“What do you mean, what does that have to do with anything?”
“Can I see the acceptance letter?” I asked again.
“Sure,” he mumbled.
He pushed himself off the couch, but I could tell by his movements that what I had said bothered him. I really didn’t know what to think. As an eighteen-year-old about to graduate high school, I didn’t have the emotional capacity to deal with his mood swings and the reality of the life I was living.
Closing my eyes, I conjured the image of that positive pregnancy test. The one in a plastic bag in my pocketbook. When Tyler had called me and asked me to come over tonight, I’d had it in my mind that I would tell him. I would tell him I was pregnant; then we could sit down and figure out a way to make it work.
After I was done crying on his shoulder at least.
“Here,” he said.
A piece of paper fell into my lap as I opened my eyes. He dropped onto the couch next to me, and I felt my anger getting the best of me. What in the world was his problem? He wasn’t the one pregnant and struggling to figure out what to do. He had a plan. He had a college that wanted him. He had a dream to fulfill.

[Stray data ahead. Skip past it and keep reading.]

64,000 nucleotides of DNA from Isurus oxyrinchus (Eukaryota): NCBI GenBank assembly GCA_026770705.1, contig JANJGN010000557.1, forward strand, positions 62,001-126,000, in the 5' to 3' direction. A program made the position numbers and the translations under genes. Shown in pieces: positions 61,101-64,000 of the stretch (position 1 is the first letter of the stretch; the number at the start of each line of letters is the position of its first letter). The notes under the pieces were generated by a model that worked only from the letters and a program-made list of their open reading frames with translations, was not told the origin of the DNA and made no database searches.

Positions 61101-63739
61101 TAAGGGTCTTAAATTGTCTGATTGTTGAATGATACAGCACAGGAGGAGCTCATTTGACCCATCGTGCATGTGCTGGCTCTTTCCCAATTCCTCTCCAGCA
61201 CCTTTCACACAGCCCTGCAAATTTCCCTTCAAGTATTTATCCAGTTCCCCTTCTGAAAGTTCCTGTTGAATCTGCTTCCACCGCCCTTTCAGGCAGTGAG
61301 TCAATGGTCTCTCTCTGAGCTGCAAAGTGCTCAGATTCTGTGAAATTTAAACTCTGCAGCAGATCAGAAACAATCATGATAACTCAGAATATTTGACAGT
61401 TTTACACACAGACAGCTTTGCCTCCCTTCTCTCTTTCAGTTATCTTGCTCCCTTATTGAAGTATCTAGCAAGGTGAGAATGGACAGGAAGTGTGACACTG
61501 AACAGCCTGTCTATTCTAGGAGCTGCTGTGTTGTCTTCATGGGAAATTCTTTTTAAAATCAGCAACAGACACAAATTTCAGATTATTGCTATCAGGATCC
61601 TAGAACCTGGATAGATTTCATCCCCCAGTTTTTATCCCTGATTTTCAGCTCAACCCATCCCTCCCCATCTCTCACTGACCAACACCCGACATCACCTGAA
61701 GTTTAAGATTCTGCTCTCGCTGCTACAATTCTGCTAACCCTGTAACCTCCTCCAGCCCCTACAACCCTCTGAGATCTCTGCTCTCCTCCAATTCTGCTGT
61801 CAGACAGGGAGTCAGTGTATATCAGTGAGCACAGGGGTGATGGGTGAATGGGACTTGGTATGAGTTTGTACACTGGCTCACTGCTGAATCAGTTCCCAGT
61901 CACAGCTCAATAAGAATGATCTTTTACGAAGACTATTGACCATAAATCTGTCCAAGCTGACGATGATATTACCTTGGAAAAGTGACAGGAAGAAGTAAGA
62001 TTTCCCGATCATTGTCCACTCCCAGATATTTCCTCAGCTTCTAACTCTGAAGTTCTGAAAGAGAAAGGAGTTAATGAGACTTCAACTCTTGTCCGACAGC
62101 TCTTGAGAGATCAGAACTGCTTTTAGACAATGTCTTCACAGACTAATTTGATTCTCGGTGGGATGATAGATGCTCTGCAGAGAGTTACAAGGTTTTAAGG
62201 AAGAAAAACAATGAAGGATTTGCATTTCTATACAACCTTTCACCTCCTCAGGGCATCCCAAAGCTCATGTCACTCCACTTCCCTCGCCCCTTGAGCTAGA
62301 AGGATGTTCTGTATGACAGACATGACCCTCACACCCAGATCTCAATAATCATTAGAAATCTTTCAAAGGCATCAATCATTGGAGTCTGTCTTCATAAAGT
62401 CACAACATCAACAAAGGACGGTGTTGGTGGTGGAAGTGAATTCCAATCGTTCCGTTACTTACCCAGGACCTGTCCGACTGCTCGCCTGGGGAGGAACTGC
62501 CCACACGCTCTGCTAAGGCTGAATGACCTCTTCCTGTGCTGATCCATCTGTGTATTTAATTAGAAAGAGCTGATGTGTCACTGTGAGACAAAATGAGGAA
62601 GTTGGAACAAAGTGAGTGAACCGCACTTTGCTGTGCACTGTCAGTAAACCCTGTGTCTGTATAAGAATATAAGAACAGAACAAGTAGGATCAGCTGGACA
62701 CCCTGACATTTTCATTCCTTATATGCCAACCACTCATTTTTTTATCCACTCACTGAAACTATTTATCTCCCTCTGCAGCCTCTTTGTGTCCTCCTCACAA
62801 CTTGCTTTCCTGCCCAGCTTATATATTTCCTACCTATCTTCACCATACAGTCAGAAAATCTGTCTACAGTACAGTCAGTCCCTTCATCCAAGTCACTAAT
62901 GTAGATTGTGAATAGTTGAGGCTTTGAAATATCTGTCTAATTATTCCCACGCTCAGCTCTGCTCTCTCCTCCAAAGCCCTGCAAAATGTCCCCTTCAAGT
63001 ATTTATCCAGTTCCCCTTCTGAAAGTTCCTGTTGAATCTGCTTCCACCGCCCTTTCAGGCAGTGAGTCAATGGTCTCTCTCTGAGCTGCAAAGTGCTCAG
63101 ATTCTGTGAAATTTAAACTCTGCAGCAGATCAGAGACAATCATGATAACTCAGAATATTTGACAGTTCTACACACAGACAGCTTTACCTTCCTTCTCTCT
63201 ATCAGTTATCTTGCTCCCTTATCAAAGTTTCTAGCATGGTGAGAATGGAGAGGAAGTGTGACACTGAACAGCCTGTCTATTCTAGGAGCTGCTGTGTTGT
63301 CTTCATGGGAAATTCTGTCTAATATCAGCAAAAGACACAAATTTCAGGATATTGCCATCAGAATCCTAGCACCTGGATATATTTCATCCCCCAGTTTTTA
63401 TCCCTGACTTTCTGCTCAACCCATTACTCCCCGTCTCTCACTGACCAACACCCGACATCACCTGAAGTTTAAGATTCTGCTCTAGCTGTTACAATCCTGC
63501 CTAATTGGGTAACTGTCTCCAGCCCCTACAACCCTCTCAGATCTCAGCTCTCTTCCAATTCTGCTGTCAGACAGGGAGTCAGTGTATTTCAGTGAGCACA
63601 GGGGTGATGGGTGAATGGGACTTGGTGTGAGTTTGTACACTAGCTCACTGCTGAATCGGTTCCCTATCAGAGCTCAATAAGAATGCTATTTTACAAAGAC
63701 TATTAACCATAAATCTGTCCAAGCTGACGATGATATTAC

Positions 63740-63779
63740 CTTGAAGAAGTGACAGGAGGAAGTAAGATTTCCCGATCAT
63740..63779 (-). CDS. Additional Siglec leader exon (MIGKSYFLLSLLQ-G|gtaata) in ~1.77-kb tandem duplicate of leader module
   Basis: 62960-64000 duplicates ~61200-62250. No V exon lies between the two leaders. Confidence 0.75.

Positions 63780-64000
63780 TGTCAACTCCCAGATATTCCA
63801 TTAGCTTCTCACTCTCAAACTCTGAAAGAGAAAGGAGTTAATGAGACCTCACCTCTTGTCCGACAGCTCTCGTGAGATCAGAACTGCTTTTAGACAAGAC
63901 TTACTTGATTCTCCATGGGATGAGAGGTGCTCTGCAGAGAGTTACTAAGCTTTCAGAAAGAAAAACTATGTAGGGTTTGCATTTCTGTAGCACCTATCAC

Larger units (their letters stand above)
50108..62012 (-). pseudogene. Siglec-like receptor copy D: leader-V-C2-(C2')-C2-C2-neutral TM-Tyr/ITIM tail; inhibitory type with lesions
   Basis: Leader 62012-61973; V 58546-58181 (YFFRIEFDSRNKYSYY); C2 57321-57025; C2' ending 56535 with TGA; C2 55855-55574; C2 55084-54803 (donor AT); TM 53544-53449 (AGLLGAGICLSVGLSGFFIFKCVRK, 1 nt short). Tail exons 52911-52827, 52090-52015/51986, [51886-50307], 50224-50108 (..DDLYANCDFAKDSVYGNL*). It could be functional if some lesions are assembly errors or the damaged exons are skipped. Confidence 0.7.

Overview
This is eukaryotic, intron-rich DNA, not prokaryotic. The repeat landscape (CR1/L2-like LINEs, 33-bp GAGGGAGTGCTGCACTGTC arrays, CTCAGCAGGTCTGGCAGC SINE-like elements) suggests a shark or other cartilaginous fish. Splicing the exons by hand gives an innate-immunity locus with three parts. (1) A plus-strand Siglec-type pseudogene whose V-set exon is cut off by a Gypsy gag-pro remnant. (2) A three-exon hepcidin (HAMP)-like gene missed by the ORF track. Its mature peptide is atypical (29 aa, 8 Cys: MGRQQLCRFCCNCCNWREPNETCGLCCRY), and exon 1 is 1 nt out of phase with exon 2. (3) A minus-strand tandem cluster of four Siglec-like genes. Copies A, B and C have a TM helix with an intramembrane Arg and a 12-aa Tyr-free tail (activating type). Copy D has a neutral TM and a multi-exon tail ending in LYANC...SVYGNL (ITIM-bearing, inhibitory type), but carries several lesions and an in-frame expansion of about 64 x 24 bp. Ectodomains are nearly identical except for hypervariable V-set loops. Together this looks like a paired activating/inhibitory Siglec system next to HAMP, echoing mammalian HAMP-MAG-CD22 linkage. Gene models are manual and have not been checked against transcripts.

All of mine had been smashed to bits.
Reading the acceptance letter, I had tears in my eyes. I was so proud of him. For the entirety of our senior year, he had been talking about Harvard, about going there and taking classes and enrolling in their law school program. I wanted to support him; I didn’t want to hold him back from fulfilling his dream.
My eyes flickered to my stomach before I set the letter off to the side.
“I’m really proud of you,” I said.
“That’s all you have to say, Ana?”
“What do you want me to say, Tyler? Tell me and I’ll say it.”
“I’m not going to tell you to say something. After two and a half years together, I figured I would get a little more than this.”
“I’m supporting you in your decision. What more could anyone ask for?”
“It doesn’t upset you at all that I’m about to cross the entire country to go to school?” he asked.
“Does it bother you? Apparently it does since you’re projecting.”
“Just because you took an A.P. psychology course, it doesn’t make you a therapist, Ana.”
“Then stop being so hard to read and talk to me, Tyler.”